The Democratic front-runner’s rural aid package contains an endorsement for ethanol, the corn-based fuel additive. Iowa is the world’s largest producer of ethanol, which is at the center of an environmental and resources debate about the expense and efficiency of growing corn for fuel instead of food.
A fact sheet provided by Clinton’s campaign ahead of her speech says she would “strengthen” the federal Renewable Fuel Standard to promote development of advanced biofuels and improve “access” to ethanol products called E15 and E85. The plan does not state how this would be done and does not address the food vs. fuel environmental debate, although it follows the section on biofuels with bullet points on Clinton’s clean energy program.
The plan envisions expanded tax credits and grants for rural communities and more help for young farmers to help them start businesses or retain family farms. The campaign did not spell out how Clinton would pay for the additional help, nor did it discuss the prospects for getting congressional approval for some elements of the plan.
"Too many young people feel they have to move away," to find jobs and build lives, Clinton said at the Des Moines Area Community College.
"It's imperative that we have a comprehensive agenda to revitalize rural America," Clinton said. She said she wants to expand the share of the nation's energy supply that comes from renewable fuels.
She proposes expanding access to capital for rural businesses though an existing program run by the Farm Credit Administration and new, simpler regulations for community banks that would speed loans to farms and rural businesses.
The Republican National Committee called the plan "unserious."
“The only thing clear about Hillary Clinton’s proposal is that she wants Washington to spend even more money with no plan to pay for it," said RNC spokeswoman Allison Moore.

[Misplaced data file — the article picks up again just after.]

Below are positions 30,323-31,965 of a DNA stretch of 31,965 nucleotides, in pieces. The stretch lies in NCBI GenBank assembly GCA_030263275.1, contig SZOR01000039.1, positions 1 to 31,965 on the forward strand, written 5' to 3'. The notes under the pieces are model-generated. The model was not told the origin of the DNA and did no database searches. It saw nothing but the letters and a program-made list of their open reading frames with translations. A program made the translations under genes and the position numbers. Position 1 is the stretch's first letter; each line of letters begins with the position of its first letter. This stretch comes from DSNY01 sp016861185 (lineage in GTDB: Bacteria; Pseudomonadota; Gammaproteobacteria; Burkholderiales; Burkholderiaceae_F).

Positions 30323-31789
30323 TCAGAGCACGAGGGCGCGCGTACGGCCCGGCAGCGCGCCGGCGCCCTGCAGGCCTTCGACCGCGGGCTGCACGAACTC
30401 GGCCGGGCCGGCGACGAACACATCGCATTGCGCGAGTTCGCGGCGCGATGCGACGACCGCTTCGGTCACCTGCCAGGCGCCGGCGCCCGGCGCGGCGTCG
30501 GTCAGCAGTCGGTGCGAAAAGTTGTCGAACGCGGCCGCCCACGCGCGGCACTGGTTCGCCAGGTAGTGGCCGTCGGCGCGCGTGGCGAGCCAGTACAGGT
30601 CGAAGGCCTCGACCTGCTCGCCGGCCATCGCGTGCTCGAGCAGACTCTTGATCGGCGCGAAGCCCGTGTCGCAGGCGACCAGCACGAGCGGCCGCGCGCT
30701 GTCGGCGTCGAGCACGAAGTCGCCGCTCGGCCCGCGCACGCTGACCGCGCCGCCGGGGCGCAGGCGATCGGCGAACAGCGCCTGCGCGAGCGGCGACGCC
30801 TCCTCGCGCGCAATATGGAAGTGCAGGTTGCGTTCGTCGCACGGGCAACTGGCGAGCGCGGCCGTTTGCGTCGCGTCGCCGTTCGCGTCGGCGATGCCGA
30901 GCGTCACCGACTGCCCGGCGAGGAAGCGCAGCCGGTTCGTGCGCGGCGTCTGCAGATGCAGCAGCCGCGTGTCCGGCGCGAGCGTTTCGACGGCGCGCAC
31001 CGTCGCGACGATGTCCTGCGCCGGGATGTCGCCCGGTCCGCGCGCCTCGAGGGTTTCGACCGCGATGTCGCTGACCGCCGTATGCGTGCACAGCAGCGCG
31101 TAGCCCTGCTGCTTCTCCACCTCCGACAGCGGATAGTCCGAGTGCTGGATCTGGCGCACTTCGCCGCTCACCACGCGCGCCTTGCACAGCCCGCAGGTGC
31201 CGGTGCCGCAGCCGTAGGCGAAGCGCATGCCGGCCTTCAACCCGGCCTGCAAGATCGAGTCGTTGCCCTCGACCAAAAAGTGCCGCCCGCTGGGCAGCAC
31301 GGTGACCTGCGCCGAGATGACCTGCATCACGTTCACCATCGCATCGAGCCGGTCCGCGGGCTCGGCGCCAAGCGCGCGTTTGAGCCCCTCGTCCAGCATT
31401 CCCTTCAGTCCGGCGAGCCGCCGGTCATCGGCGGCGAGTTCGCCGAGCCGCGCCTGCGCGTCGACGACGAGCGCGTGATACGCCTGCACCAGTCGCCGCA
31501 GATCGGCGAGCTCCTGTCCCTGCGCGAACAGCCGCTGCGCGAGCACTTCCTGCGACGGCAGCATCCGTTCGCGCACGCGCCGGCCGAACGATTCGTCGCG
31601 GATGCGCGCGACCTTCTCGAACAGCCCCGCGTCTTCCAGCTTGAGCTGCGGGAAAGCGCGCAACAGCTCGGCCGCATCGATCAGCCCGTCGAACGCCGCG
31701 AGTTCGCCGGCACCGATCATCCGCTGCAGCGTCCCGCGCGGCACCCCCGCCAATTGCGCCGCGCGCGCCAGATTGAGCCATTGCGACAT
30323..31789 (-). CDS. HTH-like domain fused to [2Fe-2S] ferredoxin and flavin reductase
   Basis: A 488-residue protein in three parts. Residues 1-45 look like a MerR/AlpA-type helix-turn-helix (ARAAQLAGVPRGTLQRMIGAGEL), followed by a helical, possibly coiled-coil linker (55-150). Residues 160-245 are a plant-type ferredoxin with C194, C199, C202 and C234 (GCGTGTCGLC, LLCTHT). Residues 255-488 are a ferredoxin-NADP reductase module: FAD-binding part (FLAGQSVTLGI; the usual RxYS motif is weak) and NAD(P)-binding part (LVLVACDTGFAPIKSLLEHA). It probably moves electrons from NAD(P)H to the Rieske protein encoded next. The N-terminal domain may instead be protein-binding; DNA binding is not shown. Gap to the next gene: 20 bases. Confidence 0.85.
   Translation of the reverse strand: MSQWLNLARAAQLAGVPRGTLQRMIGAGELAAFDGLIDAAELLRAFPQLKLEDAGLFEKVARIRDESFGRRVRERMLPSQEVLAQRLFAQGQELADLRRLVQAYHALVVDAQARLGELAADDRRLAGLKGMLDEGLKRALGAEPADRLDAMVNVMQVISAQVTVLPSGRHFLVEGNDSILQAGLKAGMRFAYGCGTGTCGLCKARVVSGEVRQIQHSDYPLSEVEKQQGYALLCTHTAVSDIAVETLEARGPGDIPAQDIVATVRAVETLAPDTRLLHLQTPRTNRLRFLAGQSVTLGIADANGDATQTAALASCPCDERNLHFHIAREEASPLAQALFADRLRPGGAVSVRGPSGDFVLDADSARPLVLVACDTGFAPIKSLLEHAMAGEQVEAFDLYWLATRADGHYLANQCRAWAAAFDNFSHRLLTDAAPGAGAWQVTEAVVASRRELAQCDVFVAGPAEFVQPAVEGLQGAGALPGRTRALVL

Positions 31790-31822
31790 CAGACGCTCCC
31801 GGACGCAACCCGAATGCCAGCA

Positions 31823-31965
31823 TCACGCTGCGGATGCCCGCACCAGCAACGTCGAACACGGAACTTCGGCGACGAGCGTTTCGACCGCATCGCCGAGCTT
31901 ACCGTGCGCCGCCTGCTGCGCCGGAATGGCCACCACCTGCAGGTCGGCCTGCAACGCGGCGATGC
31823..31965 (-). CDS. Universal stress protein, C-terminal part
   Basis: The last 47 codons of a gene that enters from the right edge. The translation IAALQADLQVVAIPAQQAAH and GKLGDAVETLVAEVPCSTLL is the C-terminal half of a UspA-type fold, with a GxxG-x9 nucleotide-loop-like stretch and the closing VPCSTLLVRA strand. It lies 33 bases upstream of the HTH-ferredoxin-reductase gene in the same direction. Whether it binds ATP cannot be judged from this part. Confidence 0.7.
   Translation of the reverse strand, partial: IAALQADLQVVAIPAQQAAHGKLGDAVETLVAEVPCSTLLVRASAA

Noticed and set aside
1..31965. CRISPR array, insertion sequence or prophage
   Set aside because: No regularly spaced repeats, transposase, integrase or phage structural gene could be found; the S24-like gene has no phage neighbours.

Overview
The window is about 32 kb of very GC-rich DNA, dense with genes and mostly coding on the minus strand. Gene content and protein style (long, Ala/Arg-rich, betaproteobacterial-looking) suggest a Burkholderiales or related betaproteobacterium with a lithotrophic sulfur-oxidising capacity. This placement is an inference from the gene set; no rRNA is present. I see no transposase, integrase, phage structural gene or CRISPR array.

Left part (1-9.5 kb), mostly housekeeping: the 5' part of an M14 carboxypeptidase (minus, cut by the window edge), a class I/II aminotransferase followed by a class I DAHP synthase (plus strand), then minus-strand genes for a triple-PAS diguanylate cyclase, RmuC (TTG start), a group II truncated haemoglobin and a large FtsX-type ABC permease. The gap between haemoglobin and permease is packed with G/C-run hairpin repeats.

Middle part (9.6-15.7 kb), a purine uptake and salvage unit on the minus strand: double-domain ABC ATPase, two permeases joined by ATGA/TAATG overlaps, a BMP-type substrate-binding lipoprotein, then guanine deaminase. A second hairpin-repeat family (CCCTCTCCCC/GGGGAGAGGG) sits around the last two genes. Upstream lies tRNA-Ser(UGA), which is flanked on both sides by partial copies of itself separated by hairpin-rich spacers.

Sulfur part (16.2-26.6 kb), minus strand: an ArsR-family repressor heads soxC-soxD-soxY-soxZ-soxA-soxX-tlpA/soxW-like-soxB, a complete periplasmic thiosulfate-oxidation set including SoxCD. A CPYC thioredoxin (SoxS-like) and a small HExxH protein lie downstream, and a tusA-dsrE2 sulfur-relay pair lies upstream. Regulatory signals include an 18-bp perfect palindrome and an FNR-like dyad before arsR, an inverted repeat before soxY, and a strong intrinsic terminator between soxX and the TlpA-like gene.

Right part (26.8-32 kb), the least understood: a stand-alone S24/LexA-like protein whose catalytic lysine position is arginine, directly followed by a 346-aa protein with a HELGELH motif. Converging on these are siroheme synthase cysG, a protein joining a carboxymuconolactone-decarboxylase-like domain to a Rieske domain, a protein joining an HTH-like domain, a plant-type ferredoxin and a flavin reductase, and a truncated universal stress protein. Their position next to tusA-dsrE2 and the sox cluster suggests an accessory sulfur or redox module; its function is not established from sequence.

Clinton pledges to invest in rural business and infrastructure, including expanding tax credits and grants available to those communities. Money to help farmers who are starting out and for farmers markets and local foods would be doubled under her plan.
She is spending the day in Iowa, site of the nation’s first presidential selection contest and a crucial test of Clinton’s strength as the Democratic primary becomes more competitive. Sen. Bernie Sanders (I-Vermont), a Democratic challenger, has eroded Clinton’s lead in Iowa to less comfortable margins. Meanwhile, the possibility that Vice President Biden might enter the race may give Clinton new reason to worry.
Iowa has been the principal focus on Clinton’s nearly 6-month-old campaign, largely in recognition of the damage done by her third-place finish there in 2008. After losing that nominating contest, Clinton has built the largest campaign operation of any candidate in either party and the largest branch operation in Iowa.
Although agriculture is a major part of Iowa’s economy, most of Clinton’s campaigning in the state has been in urban centers. More than a third of Iowa residents live in rural areas.